35. Cindy says:

    So gorgeous! And can’t help feeling a little braggy when I say…I got to watch you do it in person last weekend at Lee Valley Tools in Kingston! Never mind that I actually approached your bench and made one myself. Thank you for that great session. If I could attach a pic of you, me and my sister-on-a-stick (which is where the pic would really come in helpful for those reading this), I would. That was a great idea of LVT to have you do a hands-on lesson. Not only did we learn how to make this thing of beauty, we heard about that great recipe involving wrapping logs of stuffing with bacon. I also picked up a great 2-stage knife sharpener that works like a dream. A salad-prep chef’s dream…I swoon now when I’m slicing tomatoes. Best of all: meeting you in person and getting to chat. And the tea towel (ssssh…I’m going to use it to wrap up my centrepiece and mail it to my sister in Nanaimo)!

    • Karen says:

      Cindy! You did a great job on your centrepiece! Say hi to your sister for me. Your real sister. Not your paper sister. ~ karen!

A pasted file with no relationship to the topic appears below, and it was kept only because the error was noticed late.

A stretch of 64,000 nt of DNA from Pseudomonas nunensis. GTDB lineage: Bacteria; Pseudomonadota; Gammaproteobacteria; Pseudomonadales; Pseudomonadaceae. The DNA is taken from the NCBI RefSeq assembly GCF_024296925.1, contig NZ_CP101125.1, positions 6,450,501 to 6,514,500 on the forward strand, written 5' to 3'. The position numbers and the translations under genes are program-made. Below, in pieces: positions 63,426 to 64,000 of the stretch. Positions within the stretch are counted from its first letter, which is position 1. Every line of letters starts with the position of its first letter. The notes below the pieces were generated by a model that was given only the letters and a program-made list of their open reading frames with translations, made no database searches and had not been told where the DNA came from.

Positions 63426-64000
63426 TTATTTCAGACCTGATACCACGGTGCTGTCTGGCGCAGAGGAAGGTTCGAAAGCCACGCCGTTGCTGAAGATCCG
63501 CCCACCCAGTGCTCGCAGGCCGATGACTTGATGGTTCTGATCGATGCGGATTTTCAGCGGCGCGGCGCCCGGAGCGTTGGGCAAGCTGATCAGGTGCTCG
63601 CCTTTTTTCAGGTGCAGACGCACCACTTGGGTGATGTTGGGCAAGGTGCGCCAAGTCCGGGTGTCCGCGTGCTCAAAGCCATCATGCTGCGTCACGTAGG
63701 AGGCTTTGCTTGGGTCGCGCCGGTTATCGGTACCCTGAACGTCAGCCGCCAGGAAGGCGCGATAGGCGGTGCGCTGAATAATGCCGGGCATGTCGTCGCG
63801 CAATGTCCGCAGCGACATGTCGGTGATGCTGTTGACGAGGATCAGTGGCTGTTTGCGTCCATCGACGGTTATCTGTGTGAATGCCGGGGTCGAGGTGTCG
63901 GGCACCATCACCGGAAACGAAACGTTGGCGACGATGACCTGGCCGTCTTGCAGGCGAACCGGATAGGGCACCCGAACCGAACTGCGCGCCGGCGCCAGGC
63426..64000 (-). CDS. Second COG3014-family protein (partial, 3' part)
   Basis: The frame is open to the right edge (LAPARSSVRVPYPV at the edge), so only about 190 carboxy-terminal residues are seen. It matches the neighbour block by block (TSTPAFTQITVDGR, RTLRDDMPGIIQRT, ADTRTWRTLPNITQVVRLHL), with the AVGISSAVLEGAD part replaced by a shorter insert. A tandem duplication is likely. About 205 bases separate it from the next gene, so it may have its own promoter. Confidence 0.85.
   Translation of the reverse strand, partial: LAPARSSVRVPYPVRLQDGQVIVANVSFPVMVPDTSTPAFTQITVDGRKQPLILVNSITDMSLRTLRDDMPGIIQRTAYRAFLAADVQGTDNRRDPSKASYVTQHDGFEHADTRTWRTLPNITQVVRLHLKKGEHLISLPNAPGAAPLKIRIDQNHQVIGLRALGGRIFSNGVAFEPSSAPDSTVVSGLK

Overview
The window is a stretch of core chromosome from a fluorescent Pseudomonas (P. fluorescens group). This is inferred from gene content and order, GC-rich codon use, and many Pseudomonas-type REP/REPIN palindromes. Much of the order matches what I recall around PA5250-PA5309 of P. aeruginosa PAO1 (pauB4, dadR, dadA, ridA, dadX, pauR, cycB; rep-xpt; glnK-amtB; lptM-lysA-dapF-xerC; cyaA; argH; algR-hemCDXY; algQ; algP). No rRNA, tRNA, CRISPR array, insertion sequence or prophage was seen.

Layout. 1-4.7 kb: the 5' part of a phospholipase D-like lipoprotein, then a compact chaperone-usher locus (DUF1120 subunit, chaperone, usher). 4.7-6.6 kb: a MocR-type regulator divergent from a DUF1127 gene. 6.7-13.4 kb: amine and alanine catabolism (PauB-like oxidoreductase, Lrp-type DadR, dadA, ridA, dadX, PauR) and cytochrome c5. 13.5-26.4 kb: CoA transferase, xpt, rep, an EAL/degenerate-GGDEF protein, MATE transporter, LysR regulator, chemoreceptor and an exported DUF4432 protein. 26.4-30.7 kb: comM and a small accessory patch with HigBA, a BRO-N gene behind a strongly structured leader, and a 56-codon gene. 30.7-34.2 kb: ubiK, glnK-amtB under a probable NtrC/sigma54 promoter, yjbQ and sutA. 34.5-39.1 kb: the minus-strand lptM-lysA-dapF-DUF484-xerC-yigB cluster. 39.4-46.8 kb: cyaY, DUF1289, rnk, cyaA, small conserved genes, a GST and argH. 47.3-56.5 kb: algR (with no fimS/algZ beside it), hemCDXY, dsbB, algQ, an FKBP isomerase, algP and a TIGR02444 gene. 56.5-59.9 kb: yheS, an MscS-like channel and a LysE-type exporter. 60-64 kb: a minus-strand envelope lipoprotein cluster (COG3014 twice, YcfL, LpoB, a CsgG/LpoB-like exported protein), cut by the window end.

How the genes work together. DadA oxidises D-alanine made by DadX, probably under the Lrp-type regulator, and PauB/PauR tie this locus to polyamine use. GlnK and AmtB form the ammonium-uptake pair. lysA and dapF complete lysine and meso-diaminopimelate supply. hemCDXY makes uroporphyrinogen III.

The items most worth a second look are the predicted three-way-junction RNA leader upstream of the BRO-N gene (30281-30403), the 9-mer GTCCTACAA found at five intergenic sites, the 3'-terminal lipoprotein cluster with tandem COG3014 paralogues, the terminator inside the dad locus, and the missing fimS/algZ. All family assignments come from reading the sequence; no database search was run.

36. Su says:

    lovely… really lovely…. Happy Canadian Thanksgiving!

  37. Rose says:

    It is deliciously moody. Almost reminds me of the Johnny Cash video. But I would eat the arrangement instead of leaving it too long.

  38. Maura says:

    Amazing, I will give it a try!

  39. Angela says:

    Plus of Canadian Thanksgiving being earlier than American Thanksgiving: I can use all of your Thanksgiving ideas for myself, and have plenty of time to implement them. Except that we’re traveling this year for the holiday. Also, doesn’t suck to be American, as it’s Columbus Day on Monday, so we all have a 3-day weekend!